DERBY University's ambitious scheme to transform itself into Britain's first "colliversity" by merging with nearby colleges was in tatters this week as the key player pulled out without warning.
Mackworth College's decision to remain independent, scrapping two years of negotiations, is an acute embarrassment. The merger plans had the backing of the Further Education Funding Council.
Derby vice chancellor Roger Waterhouse refused to elaborate on the reasons for the collapse, saying that the two institutions needed to continue to work closely and he did not want a public falling out.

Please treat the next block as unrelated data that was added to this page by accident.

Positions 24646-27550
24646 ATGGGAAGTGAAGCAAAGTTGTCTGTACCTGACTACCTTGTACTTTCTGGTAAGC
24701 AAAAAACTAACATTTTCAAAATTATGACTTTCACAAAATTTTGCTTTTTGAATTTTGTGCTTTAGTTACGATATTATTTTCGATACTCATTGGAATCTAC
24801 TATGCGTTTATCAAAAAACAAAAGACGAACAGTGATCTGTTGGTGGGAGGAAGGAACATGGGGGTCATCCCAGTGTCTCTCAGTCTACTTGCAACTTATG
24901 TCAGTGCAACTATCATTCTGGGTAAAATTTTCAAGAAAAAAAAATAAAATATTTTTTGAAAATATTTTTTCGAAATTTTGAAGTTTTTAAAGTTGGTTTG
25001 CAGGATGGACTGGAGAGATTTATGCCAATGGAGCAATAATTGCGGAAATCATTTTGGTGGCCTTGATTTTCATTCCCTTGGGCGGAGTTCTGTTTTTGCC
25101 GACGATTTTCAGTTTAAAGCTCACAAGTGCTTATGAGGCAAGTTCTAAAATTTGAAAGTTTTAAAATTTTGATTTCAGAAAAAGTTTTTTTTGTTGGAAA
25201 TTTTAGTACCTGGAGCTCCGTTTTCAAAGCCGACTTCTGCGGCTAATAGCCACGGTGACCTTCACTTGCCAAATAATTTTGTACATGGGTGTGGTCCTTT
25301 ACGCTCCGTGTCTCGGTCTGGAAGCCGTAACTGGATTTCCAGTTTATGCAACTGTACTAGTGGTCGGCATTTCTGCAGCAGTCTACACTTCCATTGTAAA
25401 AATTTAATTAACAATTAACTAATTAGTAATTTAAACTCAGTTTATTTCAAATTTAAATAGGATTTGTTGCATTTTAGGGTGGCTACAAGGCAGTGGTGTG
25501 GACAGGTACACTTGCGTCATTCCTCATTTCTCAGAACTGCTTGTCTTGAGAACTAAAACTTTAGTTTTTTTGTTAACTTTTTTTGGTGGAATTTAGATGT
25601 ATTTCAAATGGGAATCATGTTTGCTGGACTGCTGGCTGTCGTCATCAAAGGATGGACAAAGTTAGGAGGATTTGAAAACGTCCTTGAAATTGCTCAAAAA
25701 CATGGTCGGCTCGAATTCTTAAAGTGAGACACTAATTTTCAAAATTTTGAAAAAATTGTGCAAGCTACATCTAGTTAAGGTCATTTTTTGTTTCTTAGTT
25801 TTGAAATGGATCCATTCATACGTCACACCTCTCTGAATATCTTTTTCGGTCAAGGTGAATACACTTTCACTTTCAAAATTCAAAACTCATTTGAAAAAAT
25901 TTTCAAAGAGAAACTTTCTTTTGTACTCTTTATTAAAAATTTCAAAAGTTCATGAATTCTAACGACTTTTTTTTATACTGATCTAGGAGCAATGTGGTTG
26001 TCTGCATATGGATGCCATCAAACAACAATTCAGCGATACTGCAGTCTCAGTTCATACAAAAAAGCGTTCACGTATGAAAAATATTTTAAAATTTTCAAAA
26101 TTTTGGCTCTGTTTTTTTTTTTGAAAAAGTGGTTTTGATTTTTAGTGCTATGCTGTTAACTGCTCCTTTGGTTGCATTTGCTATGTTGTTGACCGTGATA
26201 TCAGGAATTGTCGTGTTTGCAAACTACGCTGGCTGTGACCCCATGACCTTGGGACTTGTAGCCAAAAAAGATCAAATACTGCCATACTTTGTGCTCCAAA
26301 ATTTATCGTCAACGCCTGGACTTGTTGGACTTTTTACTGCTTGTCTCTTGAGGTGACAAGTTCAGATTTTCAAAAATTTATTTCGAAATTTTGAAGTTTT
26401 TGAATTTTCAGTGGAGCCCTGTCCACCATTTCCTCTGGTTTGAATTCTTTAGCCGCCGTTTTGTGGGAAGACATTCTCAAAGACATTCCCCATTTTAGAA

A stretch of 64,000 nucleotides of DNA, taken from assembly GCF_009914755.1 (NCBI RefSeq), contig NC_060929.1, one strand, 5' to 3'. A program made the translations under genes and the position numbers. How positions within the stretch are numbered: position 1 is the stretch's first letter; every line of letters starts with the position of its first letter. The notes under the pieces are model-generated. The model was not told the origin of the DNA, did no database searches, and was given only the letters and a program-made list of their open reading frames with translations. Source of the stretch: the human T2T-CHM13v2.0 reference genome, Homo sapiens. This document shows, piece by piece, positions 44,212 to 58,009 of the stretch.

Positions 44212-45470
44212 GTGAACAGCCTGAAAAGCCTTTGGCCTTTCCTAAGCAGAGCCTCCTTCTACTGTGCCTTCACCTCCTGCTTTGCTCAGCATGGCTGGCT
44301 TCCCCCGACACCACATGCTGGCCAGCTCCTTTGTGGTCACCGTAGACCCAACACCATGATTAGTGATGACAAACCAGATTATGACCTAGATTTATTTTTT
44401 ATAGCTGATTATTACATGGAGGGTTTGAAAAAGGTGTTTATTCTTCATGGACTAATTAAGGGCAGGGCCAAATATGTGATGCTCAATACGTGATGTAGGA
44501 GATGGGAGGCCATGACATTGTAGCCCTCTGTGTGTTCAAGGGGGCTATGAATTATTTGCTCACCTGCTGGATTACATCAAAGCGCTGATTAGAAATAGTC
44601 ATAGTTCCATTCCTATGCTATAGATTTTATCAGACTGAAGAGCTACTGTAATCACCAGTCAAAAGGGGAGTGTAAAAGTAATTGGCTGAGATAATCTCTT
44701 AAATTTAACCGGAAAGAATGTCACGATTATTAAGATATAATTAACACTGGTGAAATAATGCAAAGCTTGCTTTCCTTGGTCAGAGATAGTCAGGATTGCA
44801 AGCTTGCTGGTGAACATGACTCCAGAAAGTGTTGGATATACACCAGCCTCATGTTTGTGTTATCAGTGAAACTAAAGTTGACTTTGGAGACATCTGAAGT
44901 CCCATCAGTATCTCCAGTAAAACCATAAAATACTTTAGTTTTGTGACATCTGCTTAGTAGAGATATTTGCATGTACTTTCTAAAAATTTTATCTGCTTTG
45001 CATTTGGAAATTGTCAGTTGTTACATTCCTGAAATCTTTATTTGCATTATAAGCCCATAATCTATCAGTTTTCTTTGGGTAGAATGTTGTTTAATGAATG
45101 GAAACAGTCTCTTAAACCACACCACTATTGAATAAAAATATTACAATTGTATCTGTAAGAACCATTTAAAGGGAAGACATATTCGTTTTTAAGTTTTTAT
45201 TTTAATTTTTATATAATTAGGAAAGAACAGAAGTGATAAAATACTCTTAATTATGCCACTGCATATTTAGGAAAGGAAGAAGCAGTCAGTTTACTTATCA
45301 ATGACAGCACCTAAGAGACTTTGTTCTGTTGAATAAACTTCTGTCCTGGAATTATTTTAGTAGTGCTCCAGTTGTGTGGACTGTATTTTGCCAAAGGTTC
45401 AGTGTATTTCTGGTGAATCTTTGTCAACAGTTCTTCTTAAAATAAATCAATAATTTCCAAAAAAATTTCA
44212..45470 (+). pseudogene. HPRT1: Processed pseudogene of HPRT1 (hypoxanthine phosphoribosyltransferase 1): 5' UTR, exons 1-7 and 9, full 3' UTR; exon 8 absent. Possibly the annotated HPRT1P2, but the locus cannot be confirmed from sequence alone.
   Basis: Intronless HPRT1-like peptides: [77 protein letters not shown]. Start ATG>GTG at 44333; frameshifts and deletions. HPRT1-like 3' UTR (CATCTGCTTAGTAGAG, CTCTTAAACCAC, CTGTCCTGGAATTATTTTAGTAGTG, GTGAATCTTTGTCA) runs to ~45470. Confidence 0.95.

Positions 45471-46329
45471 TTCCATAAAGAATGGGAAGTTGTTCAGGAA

A question mark hangs over the final remaining merger with High Peak College in Buxton. Professor Waterhouse said he hoped it would still go ahead. But this is a far cry from the original vision in 1995 when five further education colleges were in merger talks with the university to form a unique post-16 system for 50,000 Derby students.
Professor Waterhouse said the merger would provide the critical progression from further to higher education which was being hampered for full-timers because of restricted student numbers. The merged institution was to have a turnover approaching Pounds 65 million.
Mackworth principal Alan Harrison, working at the university as pro vice chancellor designate for several months, said the pullout decision had not been taken lightly.
The FEFC had backed the proposal after at first being lukewarm. Only the secretary of state's approval was pending last week.